Canada's Record on Indigenous Rights Questioned at UN Human Rights Council

    OTTAWA, Feb. 4 /CNW Telbec/ - The international community has sent a
strong message that the Government of Canada must do more to uphold the human
rights of Indigenous Peoples.
    Canada's human rights record was reviewed by the United Nations Human
Rights Council on Tuesday, February 3 as part of the new Universal Periodic
Review (UPR) process.
    Of the 45 states that spoke during the three -hour session, 30 raised
concerns about the rights of Indigenous peoples. Some of the strongest
recommendations came from states that have traditionally allied with Canada in
the promotion of human rights.
    The United Kingdom, for example, recommended that Canada give its
"highest priority" to addressing "fundamental inequalities" between Aboriginal
and non-Aboriginal people including through "resolution of land claims and
reconciliation of governance and self-government."
    The governments of Norway and Denmark called on Canada to reconsider its
opposition to the 2007 UN Declaration on the Rights of Indigenous Peoples. The
Norwegian representative said, "We believe the UN Declaration on the Rights of
Indigenous Peoples is unique as a universal framework for improving
implementation of existing rights of Indigenous peoples in all countries of
the world."
    The government of Norway also called for "comprehensive reporting and
statistical analysis of the scale and character of violence against Indigenous
women so that a national strategy can be initiated in consultation with
Indigenous representatives to respond to the severity of this issue."
    Switzerland expressed concern over the lengthy process for resolving
Indigenous land disputes and the concessions demanded by the government as a
condition for settling claims. Switzerland urged Canada to "redouble its
efforts" to resolve land disputes and to improve the mechanisms for doing so.
    Canada was also questioned about the rights of Indigenous peoples by
states with close economic ties. The government of the Philippines asked, "Is
there specific legislation which covers mining activities in lands claimed by
Indigenous communities? What mechanisms are in place to resolve possible
disputes between private corporations, local and federal government and
Indigenous communities in this regard?"
    Twenty-three states did not have a chance to speak because of time
constraints. They have submitted questions and recommendations in writing. For
example, Zambia recommended Canada "take steps to review its position on the
UN Declaration on the Rights of Indigenous Peoples, consistent with the
principal of international cooperation and the protection of the international
human rights system as a whole."
    Canada failed to consult with Indigenous peoples' organizations and
domestic human rights groups before submitting its report to the Human Rights
Council. Such consultation is recommended by the UPR process. Unfortunately,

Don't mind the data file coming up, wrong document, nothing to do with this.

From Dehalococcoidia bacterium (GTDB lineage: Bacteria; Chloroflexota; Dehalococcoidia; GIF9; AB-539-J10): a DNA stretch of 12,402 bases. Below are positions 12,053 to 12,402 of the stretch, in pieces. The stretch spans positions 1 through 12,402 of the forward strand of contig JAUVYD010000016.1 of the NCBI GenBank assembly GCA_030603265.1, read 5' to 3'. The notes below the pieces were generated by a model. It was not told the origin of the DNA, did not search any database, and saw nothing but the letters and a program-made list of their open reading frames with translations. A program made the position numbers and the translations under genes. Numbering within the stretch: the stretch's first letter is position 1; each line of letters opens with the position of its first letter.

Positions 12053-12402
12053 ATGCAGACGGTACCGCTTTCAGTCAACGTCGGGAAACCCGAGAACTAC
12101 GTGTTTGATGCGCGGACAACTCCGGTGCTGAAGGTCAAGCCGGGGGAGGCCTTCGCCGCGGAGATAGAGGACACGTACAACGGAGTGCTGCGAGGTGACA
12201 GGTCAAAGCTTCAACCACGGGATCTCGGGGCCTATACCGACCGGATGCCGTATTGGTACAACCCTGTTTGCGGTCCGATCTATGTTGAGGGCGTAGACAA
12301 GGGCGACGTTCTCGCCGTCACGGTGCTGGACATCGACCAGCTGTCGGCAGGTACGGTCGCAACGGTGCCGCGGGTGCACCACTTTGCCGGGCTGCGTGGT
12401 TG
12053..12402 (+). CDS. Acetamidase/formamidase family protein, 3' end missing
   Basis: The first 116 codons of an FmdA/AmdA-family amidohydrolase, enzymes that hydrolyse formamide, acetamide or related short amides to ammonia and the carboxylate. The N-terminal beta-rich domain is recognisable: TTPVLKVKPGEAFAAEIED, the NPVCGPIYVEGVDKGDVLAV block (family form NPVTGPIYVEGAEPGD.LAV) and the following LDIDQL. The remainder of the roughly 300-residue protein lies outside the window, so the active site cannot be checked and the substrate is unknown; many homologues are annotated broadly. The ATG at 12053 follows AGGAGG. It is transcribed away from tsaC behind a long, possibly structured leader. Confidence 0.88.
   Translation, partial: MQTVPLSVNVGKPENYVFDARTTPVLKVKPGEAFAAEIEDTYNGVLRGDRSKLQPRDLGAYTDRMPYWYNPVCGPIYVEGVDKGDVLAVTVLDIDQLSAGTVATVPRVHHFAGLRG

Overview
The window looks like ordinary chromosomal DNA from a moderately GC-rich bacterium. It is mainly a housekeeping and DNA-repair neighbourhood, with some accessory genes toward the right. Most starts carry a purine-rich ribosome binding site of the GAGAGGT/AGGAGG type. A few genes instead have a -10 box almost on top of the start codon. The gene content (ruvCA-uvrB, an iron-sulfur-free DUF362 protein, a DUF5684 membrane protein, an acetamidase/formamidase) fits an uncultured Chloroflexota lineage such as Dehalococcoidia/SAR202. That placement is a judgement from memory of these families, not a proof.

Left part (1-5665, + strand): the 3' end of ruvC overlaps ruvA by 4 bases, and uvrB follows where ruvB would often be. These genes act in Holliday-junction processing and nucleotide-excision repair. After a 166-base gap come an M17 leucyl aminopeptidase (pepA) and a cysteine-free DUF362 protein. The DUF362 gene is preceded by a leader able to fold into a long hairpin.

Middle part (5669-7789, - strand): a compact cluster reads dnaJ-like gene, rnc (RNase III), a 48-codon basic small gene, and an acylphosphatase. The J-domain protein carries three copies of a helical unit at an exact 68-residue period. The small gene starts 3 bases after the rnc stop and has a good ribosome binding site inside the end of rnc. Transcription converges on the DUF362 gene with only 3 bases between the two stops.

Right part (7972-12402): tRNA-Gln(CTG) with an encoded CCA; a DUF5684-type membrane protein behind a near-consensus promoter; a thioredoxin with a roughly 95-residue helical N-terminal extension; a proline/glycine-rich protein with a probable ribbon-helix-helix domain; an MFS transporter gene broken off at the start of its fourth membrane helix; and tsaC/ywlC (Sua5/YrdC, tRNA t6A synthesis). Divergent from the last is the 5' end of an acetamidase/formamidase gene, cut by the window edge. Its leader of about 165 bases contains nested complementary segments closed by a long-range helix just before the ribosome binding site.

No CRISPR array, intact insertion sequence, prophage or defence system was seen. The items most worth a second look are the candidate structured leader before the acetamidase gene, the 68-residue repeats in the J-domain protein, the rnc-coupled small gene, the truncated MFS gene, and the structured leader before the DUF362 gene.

the failure to hold consultations was not made clear in Canada's report or in
yesterday's session, which led some states to congratulate Canada on its
    "The government is working with Aboriginal communities to agree on
priorities," John Sims, the Deputy Minister of Justice, told the UN Human
Rights Council. "The challenges are enormous. The scale of issues to confront
is vast and many of the issues are technically very complex but we're moving
ahead on many fronts: education, entrepreneurship, economic development, land
claims, safe drinking water and so on."
    Indigenous peoples' organizations and human rights groups are calling on
Canada to take the recommendations of the UPR seriously and to engage
constructively with Indigenous peoples and civil society to ensure their
    The report of the Council's UPR Working Group will be released on
Thursday, February 5. The Government of Canada will have until June to
    Video recordings of the session and related documents can be found online

For further information:

For further information: Assembly of First Nations: Don Kelly,
Communications, (613) 241-6789 ext 334,; Gina Cosentino,
Government Relations + International Affairs, National Chief's Office, (613)
241-6789 ext 356,; Amnesty International Canada: Beth
Berton-Hunter, Media Officer, Amnesty International Canada, (416) 363-9933,
ext 32, Cell: (416) 904-7158; Canadian Friends Service Committee: Jennifer
Preston, (416) 920-5213; Inuit Tapiriit Kanatami: Stephen Hendrie, Director of
Communications, Cell: (613) 277-3178,; Inuit Circumpolar
Council (Canada): Corinne Gray, (613) 563-2642; KAIROS: Canadian Ecumenical
Justice: Ed Bianchi, Indigenous Rights Program Coordinator, (613) 235-9956;
Native Women's Association of Canada: Celeste McKay, cell: (613) 858-7070;
Quebec Native Women: Ellen Gabriel, (450) 632-0088 ext. 228

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